What materials are students using to achieve the instructional goal?
For example, students in most classrooms use math textbooks, workbooks, worksheets, calculators, and manipulatives.
Math textbooks, workbooks, and worksheets require the student to—
- Handle a textbook and turn its pages
- See text, formulas, and other visual graphics
- Decode text
- Comprehend the information being presented (have sufficient understanding of the language, vocabulary, formulas, visual graphics being used, etc.)
- Remember what is being read in order to make meaning from it
Calculators require the student to be able to—
- Handle and press buttons
- Know which buttons correspond to each number or operation
- Understand how to use and obtain information from the calculator
Manipulatives require the student to be able to—
- Handle, move, stack, etc. the manipulatives
- See or feel them
- Make sense of what they mean
- Remember and apply the information
How do the challenges that prevent the student from gaining information from printed text present barriers in math learning?
Some students, including those who use AIM, exhibit math-learning challenges, despite lack of underlying math learning disabilities (number sense or understanding). For some students with print disabilities, the same differences in the phonological loop (common in students with dyslexia) that make decoding text challenging also make memorization and recall of rote math facts challenging. While some students are able to use verbal strategies to recall math facts, students with challenges in the phonological loop likely use strategies such as repeated addition to figure out their multiplication facts—a much slower processing and computation.
Research suggests that the use of physical manipulatives can assist students to develop recall of rote math facts. Additionally, the use of a calculator to compensate for poor math fact recall can improve computational speed. In fact, research suggests that when these students with dyslexia use a calculator, they do not exhibit an overall math learning difference (Simmons & Singleton, 2009).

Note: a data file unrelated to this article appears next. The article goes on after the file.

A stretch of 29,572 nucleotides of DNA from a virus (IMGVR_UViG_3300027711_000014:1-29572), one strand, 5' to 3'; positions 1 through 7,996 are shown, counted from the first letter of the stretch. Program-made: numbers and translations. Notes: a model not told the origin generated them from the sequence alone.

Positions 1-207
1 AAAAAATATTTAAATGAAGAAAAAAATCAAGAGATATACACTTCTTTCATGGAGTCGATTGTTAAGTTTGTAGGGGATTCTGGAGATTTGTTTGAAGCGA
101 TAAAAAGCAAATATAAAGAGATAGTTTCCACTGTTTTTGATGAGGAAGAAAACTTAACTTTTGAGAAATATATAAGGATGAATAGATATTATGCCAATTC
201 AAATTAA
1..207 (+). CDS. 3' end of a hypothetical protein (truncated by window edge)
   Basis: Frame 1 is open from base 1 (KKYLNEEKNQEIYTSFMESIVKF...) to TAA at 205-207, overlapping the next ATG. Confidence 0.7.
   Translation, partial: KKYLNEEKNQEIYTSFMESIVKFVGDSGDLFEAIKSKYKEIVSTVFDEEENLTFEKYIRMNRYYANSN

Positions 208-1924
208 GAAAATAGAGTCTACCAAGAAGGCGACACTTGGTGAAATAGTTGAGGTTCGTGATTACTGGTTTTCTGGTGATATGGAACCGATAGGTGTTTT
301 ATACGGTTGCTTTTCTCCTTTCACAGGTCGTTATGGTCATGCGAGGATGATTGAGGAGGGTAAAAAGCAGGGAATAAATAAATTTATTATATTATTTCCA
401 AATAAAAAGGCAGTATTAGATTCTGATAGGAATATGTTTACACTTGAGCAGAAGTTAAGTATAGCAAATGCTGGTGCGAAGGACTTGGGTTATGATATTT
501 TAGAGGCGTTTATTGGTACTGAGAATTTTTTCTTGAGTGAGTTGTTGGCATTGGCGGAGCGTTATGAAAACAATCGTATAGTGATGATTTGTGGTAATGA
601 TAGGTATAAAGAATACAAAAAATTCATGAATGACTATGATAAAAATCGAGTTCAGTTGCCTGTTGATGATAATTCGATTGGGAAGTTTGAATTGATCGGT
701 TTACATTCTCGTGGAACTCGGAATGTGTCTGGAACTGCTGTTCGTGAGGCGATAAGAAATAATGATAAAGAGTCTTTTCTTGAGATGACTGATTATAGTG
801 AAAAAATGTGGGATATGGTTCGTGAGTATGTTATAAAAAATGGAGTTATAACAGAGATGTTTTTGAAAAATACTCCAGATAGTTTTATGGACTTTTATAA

How do the challenges that prevent the student from gaining information from printed text present strengths or compensatory strategies for math learning?
Audio and e-text may provide a distinct advantage over braille materials for math learning in students who have visual challenges. The literature suggests that these students may be at a distinct advantage when subitizing spoken numbers because they use auditory information to compensate for a lack of visual information. For example, while children who use vision can typically subitize as many as four objects at once, children with visual challenges can subitize as many as seven or eight objects auditorily (Ahlberg & Csocsan, 1999).
It is believed that these students’ use of hearing not only compensates for their lack of sight in learning math, it could help them to develop their phonological loop capacity. This is not only helpful for subitizing, but also for efficient retrieval of math facts. In addition, this may have implications for working memory. Although not mentioned in the literature, due to above-average development of auditory memory capacity, it is possible that these students may be able to hold more digits in working memory.
How will using AIM impact cognitive load?
Although there is no specific research on the impact of AIM on working memory, research into cognitive load theory has investigated the efficiency of learning with multimedia presentation of materials, including audio, video, and visual presentations. Despite research describing conflicting findings, one overall picture emerges: When describing a concept, simultaneous spoken and written words enhanced learning, but with the addition of a diagram, learning is depressed (Mayer, Heiser, & Lonn, 2001; Moreno & Mayer, 2002).
Research suggests that when audio and written materials are describing a diagram, learning is reduced. This indicates that requiring a student to split attention between a visual diagram and written material may create an increased load on visual working memory. Conversely, when audio and visual materials (either written words or diagrams) are presented together, learning is enhanced. This suggests that splitting the cognitive load between the visual and phonological working memory is an effective teaching technique. This has implications for math learning, since diagrams are frequently used to demonstrate mathematical concepts.
Cognitive load theory maintains that working memory capacity is limited, so that if a task creates too much working memory load, learning will be hindered (de Jong, 2010). However, in the case of students with math disabilities, if cognitive load can be minimized, AIM may be helpful to students for whom reading a textbook would hinder math learning.
1. Subitize: to perceive at a glance the [total] number of items presented (Dictionary.com, Unabridged; based on the Random House Dictionary, &c; Random House, Inc. 2010.)